Report: Classroom-Focused Professional Development
When the Every Student Succeeds Act was signed in December 2015, educators working in professional learning (as well as in every other area of education) took note. In particular, the criteria defining effective professional development grabbed K-12 administrators’ attention.
The “new” definition of professional development wasn’t surprising —making sure learning is sustained, intensive, collaborative, and so on may not be easy — but the theory behind it isn’t new. But is it being practiced?
That question is at the heart of Bridging the Gap, a series of reports from the Frontline Research & Learning Institute. We spoke with Elizabeth Combs, Managing Director of the Frontline Research & Learning Institute to ask her what they found.
[Note: This interview has been edited for brevity and clarity.]
Tell me about the methodology you used in this fourth installment of Bridging the Gap. How has the Frontline Research & Learning Institute been looking at these criteria to evaluate the state of professional learning today?
ELIZABETH COMBS: We started with data from over 200 school districts, which represents more than 100,000 teaching professionals who have participated in over 3.2 million professional learning activities over the last five years.
We developed a set of definitions for each of the six criteria that are included in the ESSA definition, then identified what metrics we can use to help districts determine the extent to which the PD they’re offering actually meets those criteria. Throughout the reports we identify [certain] districts where data pointed to high alignment for one or more of the criteria, and included them throughout the series to understand how districts can shift their professional learning programs to be more in alignment with best practice.
Let’s look at one criteria for professional learning in ESSA: “classroom-focused.” How do you define “classroom-focused” in Bridging the Gap?
Elizabeth Combs: We refer to classroom-focused professional learning as learning that is related to the practices taking place during the teaching process and relevant instructional processes. In other words, “As a teacher, are you learning skills, concepts or strategies that are directly related to what and who you are teaching every day?” That might seem like an obvious concept, but if we go back to a one-size-fits-all environment of professional development, it’s almost impossible to provide PD that’s directly related to what everyone is teaching at the same time.
There’s some encouraging news here, right? What did you find as you looked at the data?
EC: We found very encouraging news here. We found that 85% of the activities that were offered were aligned to the InTASC standards directly related to teaching practice. We define that to mean that 85% of activities offered were, in fact, classroom-focused.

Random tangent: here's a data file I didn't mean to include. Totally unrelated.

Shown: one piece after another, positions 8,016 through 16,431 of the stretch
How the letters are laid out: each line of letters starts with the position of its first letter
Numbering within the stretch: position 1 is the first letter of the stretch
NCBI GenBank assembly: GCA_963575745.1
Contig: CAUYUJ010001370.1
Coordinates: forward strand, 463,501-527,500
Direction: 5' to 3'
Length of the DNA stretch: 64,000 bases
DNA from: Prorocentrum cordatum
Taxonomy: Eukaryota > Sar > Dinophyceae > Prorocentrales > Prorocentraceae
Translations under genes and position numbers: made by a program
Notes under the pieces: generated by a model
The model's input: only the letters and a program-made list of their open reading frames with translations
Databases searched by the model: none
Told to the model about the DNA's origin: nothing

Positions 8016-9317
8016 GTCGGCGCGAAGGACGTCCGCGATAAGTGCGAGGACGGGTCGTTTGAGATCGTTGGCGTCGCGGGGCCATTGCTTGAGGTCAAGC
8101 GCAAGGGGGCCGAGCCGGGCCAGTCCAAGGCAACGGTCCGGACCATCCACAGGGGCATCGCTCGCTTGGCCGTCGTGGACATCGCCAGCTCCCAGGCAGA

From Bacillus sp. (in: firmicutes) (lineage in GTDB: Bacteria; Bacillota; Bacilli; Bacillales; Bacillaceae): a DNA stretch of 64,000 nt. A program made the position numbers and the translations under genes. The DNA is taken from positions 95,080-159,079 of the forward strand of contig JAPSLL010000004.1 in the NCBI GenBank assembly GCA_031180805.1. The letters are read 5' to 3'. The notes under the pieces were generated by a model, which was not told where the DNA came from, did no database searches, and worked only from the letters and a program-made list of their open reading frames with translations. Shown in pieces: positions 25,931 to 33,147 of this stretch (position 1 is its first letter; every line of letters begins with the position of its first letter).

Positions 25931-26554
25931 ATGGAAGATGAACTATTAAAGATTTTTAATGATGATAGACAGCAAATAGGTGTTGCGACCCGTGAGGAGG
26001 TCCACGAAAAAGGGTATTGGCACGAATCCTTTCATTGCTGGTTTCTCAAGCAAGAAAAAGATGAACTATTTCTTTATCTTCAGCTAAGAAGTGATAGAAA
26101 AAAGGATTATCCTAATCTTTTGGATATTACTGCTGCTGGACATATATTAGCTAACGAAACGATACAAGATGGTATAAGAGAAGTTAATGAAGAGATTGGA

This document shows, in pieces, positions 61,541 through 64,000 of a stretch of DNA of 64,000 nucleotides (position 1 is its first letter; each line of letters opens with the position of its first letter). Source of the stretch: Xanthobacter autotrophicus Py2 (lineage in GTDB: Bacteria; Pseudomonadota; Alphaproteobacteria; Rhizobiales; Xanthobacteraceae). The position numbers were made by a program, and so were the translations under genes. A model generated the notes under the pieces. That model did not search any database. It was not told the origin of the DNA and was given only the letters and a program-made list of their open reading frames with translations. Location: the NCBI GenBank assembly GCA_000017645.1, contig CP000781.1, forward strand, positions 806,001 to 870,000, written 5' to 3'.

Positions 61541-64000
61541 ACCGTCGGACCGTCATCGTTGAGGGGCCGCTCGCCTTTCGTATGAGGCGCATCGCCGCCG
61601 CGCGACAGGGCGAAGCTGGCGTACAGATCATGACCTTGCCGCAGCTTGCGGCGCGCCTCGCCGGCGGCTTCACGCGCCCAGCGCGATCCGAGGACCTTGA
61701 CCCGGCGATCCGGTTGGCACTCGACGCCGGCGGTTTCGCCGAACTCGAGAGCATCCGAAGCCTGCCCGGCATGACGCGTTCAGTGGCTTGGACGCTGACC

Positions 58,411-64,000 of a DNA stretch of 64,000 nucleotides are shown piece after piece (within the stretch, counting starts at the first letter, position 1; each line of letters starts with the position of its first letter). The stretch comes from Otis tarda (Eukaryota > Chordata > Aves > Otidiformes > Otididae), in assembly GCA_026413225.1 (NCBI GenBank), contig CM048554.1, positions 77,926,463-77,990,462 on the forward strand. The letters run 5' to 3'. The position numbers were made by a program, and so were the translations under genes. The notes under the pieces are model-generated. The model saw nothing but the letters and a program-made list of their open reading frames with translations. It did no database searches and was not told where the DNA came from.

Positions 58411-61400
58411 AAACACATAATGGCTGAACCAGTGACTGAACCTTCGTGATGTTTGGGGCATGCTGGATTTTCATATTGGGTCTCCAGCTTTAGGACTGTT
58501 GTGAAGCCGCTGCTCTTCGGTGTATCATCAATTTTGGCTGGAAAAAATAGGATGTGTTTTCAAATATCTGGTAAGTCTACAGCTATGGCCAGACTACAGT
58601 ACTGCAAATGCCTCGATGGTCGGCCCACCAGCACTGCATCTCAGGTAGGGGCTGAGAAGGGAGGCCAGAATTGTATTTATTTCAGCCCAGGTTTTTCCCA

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Classroom-focused learning has obvious benefits —stronger teaching, better learning, more improved student outcomes, etc. — but you write that it can also help to clarify professional learning itself. How so?
EC: The explicit connection between a professional learning activity and the standard of practice to which it’s aligned helps clarify the nature of that activity. This process results in clear expectations regarding the nature of the professional learning being offered.
What are the action steps for any district seeking to make professional learning more classroom-focused?
EC: There are many small steps that those leading professional programs can begin to implement. Simply providing teachers with the opportunity to observe master teachers, participate in mentoring and, of course, continue to ensure learning activities are aligned to teaching standards, will all help move this type of professional learning forward.
Do you have any words of encouragement for educators who might look at their professional learning programs and say, “Based on the criteria that the Every Student Succeeds Act gives us, we have a long way to go”?
EC: Start small, take baby steps and measure progress. The goal of the entire Bridging the Gap series is to provide leaders with ideas about how they can better align their programs with a best practice definition of professional learning, and to give them tools and metrics to measure their progress. We believe that’s the greatest value we’re offering through the reports: being able to document the extent to which all of the resources and efforts put into providing effective professional learning are making an impact, based upon a set of measurable criteria.